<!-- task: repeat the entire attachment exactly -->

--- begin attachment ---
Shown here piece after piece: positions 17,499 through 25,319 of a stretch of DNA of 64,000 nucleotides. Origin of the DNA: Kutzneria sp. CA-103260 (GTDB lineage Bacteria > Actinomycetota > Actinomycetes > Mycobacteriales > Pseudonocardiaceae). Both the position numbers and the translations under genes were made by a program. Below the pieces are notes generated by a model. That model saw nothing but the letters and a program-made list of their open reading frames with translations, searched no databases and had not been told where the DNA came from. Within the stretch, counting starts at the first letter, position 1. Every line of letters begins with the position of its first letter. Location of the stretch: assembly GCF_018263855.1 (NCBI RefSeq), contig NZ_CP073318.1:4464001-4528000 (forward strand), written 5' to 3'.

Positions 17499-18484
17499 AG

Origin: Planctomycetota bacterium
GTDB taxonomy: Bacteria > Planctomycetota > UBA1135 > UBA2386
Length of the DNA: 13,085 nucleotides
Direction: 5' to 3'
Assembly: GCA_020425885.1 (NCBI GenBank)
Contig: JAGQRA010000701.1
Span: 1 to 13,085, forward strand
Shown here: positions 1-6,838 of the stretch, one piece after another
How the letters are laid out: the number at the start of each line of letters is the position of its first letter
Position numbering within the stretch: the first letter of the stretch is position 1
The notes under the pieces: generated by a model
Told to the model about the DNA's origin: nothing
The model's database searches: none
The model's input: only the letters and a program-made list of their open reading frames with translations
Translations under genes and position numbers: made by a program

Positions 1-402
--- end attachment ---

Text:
Shown here piece after piece: positions 17,499 through 25,319 of a stretch of DNA of 64,000 nucleotides. Origin of the DNA: Kutzneria sp. CA-103260 (GTDB lineage Bacteria > Actinomycetota > Actinomycetes > Mycobacteriales > Pseudonocardiaceae). Both the position numbers and the translations under genes were made by a program. Below the pieces are notes generated by a model. That model saw nothing but the letters and a program-made list of their open reading frames with translations, searched no databases and had not been told where the DNA came from. Within the stretch, counting starts at the first letter, position 1. Every line of letters begins with the position of its first letter. Location of the stretch: assembly GCF_018263855.1 (NCBI RefSeq), contig NZ_CP073318.1:4464001-4528000 (forward strand), written 5' to 3'.

Positions 17499-18484
17499 AG

Origin: Planctomycetota bacterium
GTDB taxonomy: Bacteria > Planctomycetota > UBA1135 > UBA2386
Length of the DNA: 13,085 nucleotides
Direction: 5' to 3'
Assembly: GCA_020425885.1 (NCBI GenBank)
Contig: JAGQRA010000701.1
Span: 1 to 13,085, forward strand
Shown here: positions 1-6,838 of the stretch, one piece after another
How the letters are laid out: the number at the start of each line of letters is the position of its first letter
Position numbering within the stretch: the first letter of the stretch is position 1
The notes under the pieces: generated by a model
Told to the model about the DNA's origin: nothing
The model's database searches: none
The model's input: only the letters and a program-made list of their open reading frames with translations
Translations under genes and position numbers: made by a program

Positions 1-402